A post about MUDs.

Full disclosure: I am not a game developer.

MUD stands for Multi User Dungeon. MUD’s are basically multiplayer text adventures, often bearing similarities to early roguelikes. Remember your favorite choose-your-own-adventure books when you were a kid? It’s like that, but with other people. No graphics, just text.

I’m going to preface this post by describing basically two core game mechanics for two different types of games, roguelikes and… whatever the hell genre Dwarf Fortress is.

Roguelikes, of course, are coming back into popularity these days. They often have elements of permadeath, which injects a sense of ‘risk’ in every session. In Escape From Tarkov (not a roguelike, ofc) you drop all of your loot on the ground when you die in a raid. With a persistent economy outside of actual gameplay, this loot you’re trying to escape with has value. It makes dying mean something.

Similarly, in roguelikes, you often lose your loot (from now on I’ll refer to loot as resources, because it means different things in different games) when you die. In souls-like games (Dark Souls, Bloodborne, Elden Ring) you drop your resources on the ground, and have an opportunity to retrieve them on your next playthrough. This idea creates the emotional and mechanical system that encourages play. Scarce resources that can be gained or lost based on perceived fair gameplay.

I note fair here, but I don’t think that that means fair all the time. I think occasionally if you inject unfairness for the purposes of surprise, or augmenting the emotional investment of the player, you can do unfair things that improve the gameplay experience.

Remember, any emotional change in a person is often a good sign you’re on to something. This holds true across disciplines.

All of this to say, this genre of games is able to produce interesting interactions with players. Limited resources taken away or given based on gameplay. You really don’t want to lose. If I just make it to the next save point, phew, I’ll be able to level up and all of this will be worth it. Damn it I died, I have to try again and get my resources back.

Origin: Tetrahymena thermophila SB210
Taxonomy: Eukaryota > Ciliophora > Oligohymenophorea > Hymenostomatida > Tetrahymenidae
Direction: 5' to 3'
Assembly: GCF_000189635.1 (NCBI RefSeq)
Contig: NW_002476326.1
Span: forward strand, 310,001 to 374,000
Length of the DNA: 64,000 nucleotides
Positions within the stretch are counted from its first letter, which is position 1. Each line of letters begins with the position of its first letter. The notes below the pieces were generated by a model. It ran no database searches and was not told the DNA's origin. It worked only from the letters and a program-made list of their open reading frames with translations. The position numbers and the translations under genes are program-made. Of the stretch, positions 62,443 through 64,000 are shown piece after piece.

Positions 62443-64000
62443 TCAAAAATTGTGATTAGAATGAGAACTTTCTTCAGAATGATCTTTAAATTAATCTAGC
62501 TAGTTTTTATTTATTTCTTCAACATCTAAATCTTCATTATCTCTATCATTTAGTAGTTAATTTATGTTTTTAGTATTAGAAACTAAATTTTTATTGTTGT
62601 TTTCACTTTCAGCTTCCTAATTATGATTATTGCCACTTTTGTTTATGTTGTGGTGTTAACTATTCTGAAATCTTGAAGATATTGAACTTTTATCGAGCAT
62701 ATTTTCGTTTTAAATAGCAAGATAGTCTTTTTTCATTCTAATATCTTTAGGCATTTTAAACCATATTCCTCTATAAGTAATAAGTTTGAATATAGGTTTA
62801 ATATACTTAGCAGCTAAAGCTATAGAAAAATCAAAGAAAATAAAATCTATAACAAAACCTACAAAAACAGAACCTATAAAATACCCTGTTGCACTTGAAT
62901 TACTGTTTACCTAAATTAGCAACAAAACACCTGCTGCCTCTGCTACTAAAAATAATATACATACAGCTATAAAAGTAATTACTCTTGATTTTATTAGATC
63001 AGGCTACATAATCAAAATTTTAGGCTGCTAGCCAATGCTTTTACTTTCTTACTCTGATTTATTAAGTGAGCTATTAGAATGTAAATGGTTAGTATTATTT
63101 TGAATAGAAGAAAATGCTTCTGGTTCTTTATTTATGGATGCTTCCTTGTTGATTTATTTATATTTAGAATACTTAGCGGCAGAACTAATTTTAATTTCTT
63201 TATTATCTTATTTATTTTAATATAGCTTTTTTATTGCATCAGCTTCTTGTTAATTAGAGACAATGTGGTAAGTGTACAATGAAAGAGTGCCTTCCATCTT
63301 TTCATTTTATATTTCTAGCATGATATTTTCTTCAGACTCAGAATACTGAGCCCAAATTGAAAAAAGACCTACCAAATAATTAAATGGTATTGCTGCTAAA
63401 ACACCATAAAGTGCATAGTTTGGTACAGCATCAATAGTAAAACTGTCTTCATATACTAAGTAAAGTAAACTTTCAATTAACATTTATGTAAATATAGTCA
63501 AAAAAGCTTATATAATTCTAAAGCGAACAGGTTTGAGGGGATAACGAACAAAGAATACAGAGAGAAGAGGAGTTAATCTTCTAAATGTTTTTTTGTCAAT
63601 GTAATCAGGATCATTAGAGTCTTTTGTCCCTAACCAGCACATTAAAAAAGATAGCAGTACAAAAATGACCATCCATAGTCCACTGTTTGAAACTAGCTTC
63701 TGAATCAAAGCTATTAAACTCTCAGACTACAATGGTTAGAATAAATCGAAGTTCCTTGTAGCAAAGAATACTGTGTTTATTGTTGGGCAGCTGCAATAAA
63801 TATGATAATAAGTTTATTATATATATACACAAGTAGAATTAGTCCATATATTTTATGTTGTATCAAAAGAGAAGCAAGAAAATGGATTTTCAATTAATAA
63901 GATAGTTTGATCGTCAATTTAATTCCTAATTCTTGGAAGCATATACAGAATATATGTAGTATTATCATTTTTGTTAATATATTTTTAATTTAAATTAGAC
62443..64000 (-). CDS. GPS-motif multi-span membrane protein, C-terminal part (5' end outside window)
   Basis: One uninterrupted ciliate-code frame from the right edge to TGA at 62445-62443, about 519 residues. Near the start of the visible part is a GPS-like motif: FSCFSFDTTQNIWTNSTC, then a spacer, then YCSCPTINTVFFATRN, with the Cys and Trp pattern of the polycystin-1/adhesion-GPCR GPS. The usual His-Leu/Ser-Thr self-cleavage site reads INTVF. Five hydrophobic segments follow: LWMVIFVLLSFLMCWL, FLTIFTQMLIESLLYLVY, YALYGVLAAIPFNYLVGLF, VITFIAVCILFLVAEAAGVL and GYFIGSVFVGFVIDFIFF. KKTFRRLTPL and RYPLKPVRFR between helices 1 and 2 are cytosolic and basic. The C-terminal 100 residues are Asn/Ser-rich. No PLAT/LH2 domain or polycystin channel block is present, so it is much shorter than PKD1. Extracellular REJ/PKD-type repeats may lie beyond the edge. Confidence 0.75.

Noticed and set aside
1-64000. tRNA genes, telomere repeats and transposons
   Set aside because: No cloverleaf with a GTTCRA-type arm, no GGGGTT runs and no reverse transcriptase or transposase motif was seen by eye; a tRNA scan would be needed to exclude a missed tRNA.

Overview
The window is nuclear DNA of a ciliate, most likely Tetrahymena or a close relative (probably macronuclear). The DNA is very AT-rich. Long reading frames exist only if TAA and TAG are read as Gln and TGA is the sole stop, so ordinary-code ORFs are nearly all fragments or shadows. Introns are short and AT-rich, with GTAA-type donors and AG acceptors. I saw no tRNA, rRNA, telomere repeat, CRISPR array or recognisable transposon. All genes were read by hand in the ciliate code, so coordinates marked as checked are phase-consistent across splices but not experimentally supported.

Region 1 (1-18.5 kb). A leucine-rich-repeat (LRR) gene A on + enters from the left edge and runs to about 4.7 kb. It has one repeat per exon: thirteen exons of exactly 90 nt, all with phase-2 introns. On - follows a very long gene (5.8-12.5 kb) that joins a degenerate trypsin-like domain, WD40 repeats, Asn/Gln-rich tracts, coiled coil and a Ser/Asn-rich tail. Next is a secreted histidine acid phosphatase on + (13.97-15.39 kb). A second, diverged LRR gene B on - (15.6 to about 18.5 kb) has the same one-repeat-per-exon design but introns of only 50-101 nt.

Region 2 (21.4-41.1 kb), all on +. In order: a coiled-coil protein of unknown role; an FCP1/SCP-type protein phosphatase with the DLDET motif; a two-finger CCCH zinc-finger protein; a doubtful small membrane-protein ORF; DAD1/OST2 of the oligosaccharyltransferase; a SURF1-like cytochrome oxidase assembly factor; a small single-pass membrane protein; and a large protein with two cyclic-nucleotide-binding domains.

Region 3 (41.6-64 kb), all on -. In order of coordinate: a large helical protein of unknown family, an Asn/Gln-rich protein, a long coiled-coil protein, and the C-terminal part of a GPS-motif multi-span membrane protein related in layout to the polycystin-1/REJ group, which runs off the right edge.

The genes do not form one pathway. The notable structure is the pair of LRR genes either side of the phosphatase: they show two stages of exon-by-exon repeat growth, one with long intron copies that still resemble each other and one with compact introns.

Being able to produce these emotional responses in a player is very interesting to me.

Second, the holy grail, Dwarf Fortress. If you haven’t heard of Dwarf Fortress, it’s the hardest most interesting game you’ll ever play. Part of that difficulty stems from a nearly unusable UI. Zach and Tarn Adams, the creators of DF, said that they’d address the UI at a later time in it’s development. They said “perhaps in twenty years”. And indeed, the original release of DF was on August 8th, 2006. 15 years ago.

An incredible amount of time, given the churn and burn of modern gaming. It often feels like a game is released and dropped from support within the first few weeks.

Oh yeah, it’s also been inducted into the MOMA.

If I had to play only one game for the rest of my life, I would choose DF. The amount of detail in this game is incredible. NPC’s don’t have hitpoints, they have vital functions. Hearts and legs and eyes and eyelids.

DF can do something that not a lot of other games have ever done: surprise me.

You see, all of these individual systems that they’ve built, they can interact in unexpected ways. The first few minutes of the following video does a great job of illustrating the mind-numbing complexity of Dwarf Fortress.

One time, one of my dwarves went crazy, locked himself in a room with a child dwarf, killed it, ate it, and then produced a masterwork legendary wooden chest.

What the fuck.

And so, what does this have to do with MUDs and why am I talking about game mechanics and why does it all matter at all just play whatever games you have fun playing.

Well, that’s sort of the point. I’ve started working on a MUD. But I decided that I really wouldn’t want to play a game that I can’t enjoy myself. I don’t want to play something that can’t surprise even me, the creator. So how do you design a system with roguelike elements, that can surprise even the author, with emergent gameplay elements? What does that look like?

Let’s find out.